The African Development Bank and several United Nations agencies – the United Nations Regional Office for Central Africa, the Educational, Scientific and Cultural Organization (UNESCO) and the United Nations Office on Drugs and Crime (UNODC) – join forces to advance climate action in Central Africa. This region is highly strategic in the fight against climate change as it is home to the Congo Basin rainforest, the second largest rainforest on the planet and the only remaining net carbon sink on earth.
These organizations expressed their desire to strengthen their partnership during a meeting on September 1 in Libreville, on the sidelines of African Climate Week 2022. The Week was held from August 29 to September 2 on the theme: “Roles of the Congo Basin rainforest, biosphere reserves and World Heritage sites in climate change resilience and the implementation of the Sustainable Development Goals in Central Africa”.
A few weeks before the Conference of the Parties to the United Nations Framework Convention on Climate Change (COP27) in Egypt in November 2022, the Bank and its partner United Nations agencies are focusing on strengthening dialogue with various institutions to make advancing climate action, ensuring the preservation of ecosystems and biodiversity, combating social inequalities and investing in development beneficial to humanity and the environment.
“This close cooperation between partners is crucial to help Central African countries achieve their climate ambitions,” said the Bank’s resident representative in Gabon, Nouridine Kane Dia.
The African Development Bank supports Central Africa’s efforts to promote sustainable development and resilience to climate change, particularly in the Congo Basin, Dia said.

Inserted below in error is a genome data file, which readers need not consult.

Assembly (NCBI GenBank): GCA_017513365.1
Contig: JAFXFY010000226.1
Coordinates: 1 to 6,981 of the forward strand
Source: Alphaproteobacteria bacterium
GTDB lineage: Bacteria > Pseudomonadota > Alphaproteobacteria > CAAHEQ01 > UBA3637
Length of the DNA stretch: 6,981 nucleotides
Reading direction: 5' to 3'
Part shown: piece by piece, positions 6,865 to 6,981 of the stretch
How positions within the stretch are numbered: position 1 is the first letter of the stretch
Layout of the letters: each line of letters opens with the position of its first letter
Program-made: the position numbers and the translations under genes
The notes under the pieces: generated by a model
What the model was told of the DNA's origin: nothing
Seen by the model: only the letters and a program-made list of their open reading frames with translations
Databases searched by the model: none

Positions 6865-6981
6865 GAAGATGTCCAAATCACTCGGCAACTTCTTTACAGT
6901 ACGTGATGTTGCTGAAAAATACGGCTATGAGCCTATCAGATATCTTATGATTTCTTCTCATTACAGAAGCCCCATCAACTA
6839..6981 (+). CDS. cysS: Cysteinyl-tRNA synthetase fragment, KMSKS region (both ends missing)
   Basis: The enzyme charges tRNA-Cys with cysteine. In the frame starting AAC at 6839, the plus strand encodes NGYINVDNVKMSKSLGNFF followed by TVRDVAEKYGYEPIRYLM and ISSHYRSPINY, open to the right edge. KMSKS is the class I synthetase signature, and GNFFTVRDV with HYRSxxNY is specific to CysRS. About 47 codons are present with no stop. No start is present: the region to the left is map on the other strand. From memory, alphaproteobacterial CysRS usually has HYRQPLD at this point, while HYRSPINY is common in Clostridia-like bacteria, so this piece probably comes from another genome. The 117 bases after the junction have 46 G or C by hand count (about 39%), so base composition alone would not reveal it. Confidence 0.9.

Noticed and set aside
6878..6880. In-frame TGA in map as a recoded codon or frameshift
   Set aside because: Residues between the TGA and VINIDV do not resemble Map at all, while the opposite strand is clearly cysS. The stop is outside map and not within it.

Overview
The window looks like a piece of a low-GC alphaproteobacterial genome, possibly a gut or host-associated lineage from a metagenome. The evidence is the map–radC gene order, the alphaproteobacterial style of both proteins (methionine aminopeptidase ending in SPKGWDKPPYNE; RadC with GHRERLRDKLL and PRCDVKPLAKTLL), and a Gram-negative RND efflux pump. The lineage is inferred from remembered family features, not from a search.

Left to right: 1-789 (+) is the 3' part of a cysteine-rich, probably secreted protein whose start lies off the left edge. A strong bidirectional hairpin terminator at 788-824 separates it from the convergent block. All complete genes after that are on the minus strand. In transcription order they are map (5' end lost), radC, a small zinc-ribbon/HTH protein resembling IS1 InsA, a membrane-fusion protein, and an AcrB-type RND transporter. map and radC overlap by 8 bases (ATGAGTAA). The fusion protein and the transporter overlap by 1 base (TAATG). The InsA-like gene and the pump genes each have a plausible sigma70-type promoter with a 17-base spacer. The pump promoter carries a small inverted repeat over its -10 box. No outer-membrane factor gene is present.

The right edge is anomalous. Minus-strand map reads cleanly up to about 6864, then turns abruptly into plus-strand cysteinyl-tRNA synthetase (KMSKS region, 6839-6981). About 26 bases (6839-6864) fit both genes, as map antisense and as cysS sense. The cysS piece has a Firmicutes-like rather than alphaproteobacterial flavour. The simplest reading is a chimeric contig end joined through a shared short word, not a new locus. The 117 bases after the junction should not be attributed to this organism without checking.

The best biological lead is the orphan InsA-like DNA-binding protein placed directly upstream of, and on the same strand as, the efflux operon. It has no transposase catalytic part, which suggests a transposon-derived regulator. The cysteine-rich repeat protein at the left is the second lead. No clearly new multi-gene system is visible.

Since 2008, the Bank has financed the Support Program for the Conservation of Congo Basin Ecosystems to the tune of 45.7 million euros. Since 2018, it has also been deploying the Lake Chad Biosphere and Heritage project, which is the subject of exemplary cooperation with UNESCO. The project covers five countries, including three in Central Africa (Cameroon, Central African Republic, Chad), which it supports in the creation of three biosphere reserves and the filing of a proposal for a cross-border World Heritage site.
UNESCO and the Bank are also collaborating to establish an African Biosphere Reserve Fund (AFRIBIOFUND) to support African States in implementing the United Nations 2030 Agenda for Sustainable Development and the strategic concept of Agenda 2063 for the African Union for socio-economic transformation.
Dia praised the excellent collaboration between the Bank and the United Nations system, in particular UNESCO. “I am sure that this partnership will be strengthened in the years to come and we will be able to highlight its remarkable results”, he added.
Savina Ammassari, Resident Coordinator of the United Nations System in Gabon, said: “Challenges related to the lack of financial resources – which were raised during this African Climate Week – must be resolved to strengthen actions related to adaptation and mitigation of the effects of climate change.”
She affirmed that UNESCO, in close collaboration with the African Development Bank, the United Nations Office in Central Africa and UNODC, is committed to advancing climate action in Central Africa and reducing vulnerability. to climate change. She also called for stronger partnerships and international support for climate finance.
The discussions were moderated by Bandiougou Diawara, regional adviser for the natural sciences sector at UNESCO; Bamba Diop, environmental expert at the Bank; Megumi Yoshil, Political Advisor at the United Nations Office in Central Africa, and Assane Dramé, Regional Program Coordinator at UNODC. It was an opportunity to highlight strategic approaches designed for sustainable climate and biodiversity finance to increase the resilience of ecosystems and mitigate the effects of climate change, using legal and judicial responses to the corruption and environmental crimes.
UNESCO sites (World Heritage Sites, Biosphere Reserves and Global Geoparks), currently numbering 2,058, cover 6% of the planet’s surface and are essential laboratories in the fight against climate change, said Bandiougou Diawara.
“These sites provide local solutions to global challenges. Each of them promotes solutions that reconcile nature conservation and sustainable use.” Diawara added.